U.S. and the Philippines: President Rodrigo Duterte's Most Insulting Quotes About America

Philippines' President Rodrigo Duterte is celebrating his one-year anniversary as leader of the Southeast Asian country, and the strongman's tenure has not lacked controversy.

The former mayor of Davao City became known for his outrageous statements in the run up to being elected yesterday, and has criticized global figures from the pope to former President Barack Obama. He has also gained infamy for instigating an aggressive war on drugs in which at least 2,000 people have died, with police investigating the deaths of 7,000 more people.

Since coming to power in June 2016, Duterte has turned the Philippines' foreign policy away from long-time ally America and toward China.

His family have suggested that his antipathy toward the U.S. may be more than a reaction to western criticism of his human rights record. In a Wall Street Journal interview in October, Duterte's sister Jocellyn said that it may stem from his grandmother's influence. saying that the pair's Muslim grandmother frequently told them America was guilty of war crimes in the Philippines during the first half of the 20th century.

Philippines President Rodrigo Duterte checks the scope of a 7.62mm sniper rifle during the turnover ceremony of China's urgent military assistance given "gratis" to the Philippines, at Clark Air Base, near Angeles City, Philippines June 28, 2017 REUTERS/Romeo Ranoco

In recent years the United States has been an ally to the Philippines. American troops have assisted (and continue to assist) the Filipino government in battling Islamist insurgents, most recently in Marawi Citywhere extremists linked to the Islamic State militant group have laid siege to the Islamic city. In 2013, he U.S. government donated more than $37 million after Typhone Haiyan (known as Super Typhoon Yolanda in the Philippines) that killed over 10,000 Filipinos.

Here are six of Duterte's most controversial statements about the U.S.

Duterte on Barack Obama

In 2016, Duterte called then-President Obama a "son of a whore," after the former U.S. leader suggested he should be held to account over the escalating drug war in the Philippines. Duterte was responding to a reporter who asked what he would say should Obama question him about human rights, particuarly the extrajudicial killings in the drug way that have killed thousands in the Philippines.

"You must be respectful. Do not just throw away questions and statements. Son of a whore, I will curse you in that forum," Duterte said about Obama in the news conference before flying to Laos to attend an ASEAN summit.

Obama responded to Duterte's criticism by cancelling a meeting with the Philippines leader.

He criticized the "American character" in front of a Chinese audience

During an audience gathered in Beijing at the Great Hall of the People in October 2016, Duterte began his address by asking his audience a provocative question—what's wrong with the American character?

Nervous laughs followed, and Duterte continued: "While the Americans are a little bit loud, sometimes rowdy; and they have this volume of their voice and their larynx not well adjusted to civility."

U.S. President Barack Obama reviews honour guard during a welcoming ceremony at the Presidential Palace in Vientiane, Laos September 6, 2016. REUTERS/Jorge Silva

He makes racist jokes about African-Americans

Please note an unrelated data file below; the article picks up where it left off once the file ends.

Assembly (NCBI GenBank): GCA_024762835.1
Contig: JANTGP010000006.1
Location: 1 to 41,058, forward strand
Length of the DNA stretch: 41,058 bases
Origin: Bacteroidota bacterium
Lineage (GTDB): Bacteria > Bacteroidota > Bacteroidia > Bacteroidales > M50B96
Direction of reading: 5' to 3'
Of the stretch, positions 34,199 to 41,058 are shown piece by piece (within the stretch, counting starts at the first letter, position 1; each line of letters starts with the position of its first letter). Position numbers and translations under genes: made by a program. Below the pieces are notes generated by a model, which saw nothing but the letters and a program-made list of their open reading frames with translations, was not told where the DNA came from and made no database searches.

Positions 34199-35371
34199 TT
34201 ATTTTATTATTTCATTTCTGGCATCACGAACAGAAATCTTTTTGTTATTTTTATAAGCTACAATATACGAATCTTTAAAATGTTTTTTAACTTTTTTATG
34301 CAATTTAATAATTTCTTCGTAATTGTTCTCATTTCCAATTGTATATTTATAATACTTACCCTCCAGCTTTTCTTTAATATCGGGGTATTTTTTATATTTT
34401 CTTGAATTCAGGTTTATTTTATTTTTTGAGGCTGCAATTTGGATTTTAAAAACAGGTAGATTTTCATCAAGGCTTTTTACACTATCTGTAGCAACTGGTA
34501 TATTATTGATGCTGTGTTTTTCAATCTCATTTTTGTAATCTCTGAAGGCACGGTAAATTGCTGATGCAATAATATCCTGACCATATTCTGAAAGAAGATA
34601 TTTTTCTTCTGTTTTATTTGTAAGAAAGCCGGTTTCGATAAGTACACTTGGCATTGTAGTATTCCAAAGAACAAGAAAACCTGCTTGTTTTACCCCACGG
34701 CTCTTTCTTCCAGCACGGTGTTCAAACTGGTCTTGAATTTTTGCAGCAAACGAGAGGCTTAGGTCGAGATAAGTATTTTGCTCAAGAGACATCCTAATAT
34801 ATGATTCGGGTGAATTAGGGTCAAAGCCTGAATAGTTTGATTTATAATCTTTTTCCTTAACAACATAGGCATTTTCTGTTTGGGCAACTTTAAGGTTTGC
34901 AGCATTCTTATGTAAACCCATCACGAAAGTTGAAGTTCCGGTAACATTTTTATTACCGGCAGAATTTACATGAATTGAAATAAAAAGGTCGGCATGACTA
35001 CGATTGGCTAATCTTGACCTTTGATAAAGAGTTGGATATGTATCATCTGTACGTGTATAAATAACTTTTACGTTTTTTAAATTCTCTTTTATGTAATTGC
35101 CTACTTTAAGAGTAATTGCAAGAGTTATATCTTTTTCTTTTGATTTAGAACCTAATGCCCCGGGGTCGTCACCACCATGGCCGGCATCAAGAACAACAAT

During the same meeting in China, Duterte described a time he was waylaid by immigration in Miami: "You know, when I was cleared by customs, [I] was going out at the LAX airport, here comes this black guy in uniform also black, with a pistol also black, and his shoes was black and I thought that he was somebody. No slur intended. That is his original color."

Duterte said he would kick the U.S. out of the Philippines

In December 2016, Duterte told a news conference that it was time for the United States to leave the Philippines. The U.S. has troops positioned in the Philippines under the 1998 Visiting Forces Agreement (VFA) which gives legal status to thousands of U.S. troops positioned in the country. Duterte said: "We do not need you. Prepare to leave the Philippines. Prepare for the eventual repeal or abrogation of the VFA."

He added: "Bye, bye America and [sic] work on the protocols that will eventually move you out of the Philippines." Duterte also hinted again at a move toward China as a retaliation for continued U.S. criticism of the country's human rights record under his leadership.

However, he added he would wait for Donald Trump—elected in November 2016—to take office before he made his final decision on scrapping the VFA.

Duterte insulted the U.S. ambassador to the Philippines

Duterte called the U.S. Ambassador to the Philippines Philip Goldberg a "gay son of a bitch" in a speech to the country's armed forces in August 2016, while speaking in tagalog, one of the Philippines national languages. The U.S. State Department spokeswoman Elizabeth Trudeau called on the the Philippines to clarify Duterte's remarks. The president justified what he said, accusing the ambassador of election: "I was annoyed at him, for interfering in the elections, giving statements here and there. He wasn't supposed to do that."

Duterte also insulted John Kerry, calling him "crazy"

In the same speech to the armed forces, Duterte told his audience about his meeting with John Kerry. When the former Secretary of State John Kerry visited the Philippines in 2016, the Philippines' president suggested if he insulted Kerry then maybe he would get more aid: "Kerry came here, we had a meal, and he left me and [defense secretary] Delfin [Lorenzana] $33 million. I said, OK, maybe we should offend them more, so this crazy will just give more money, just to make peace. So, it's all about the money."

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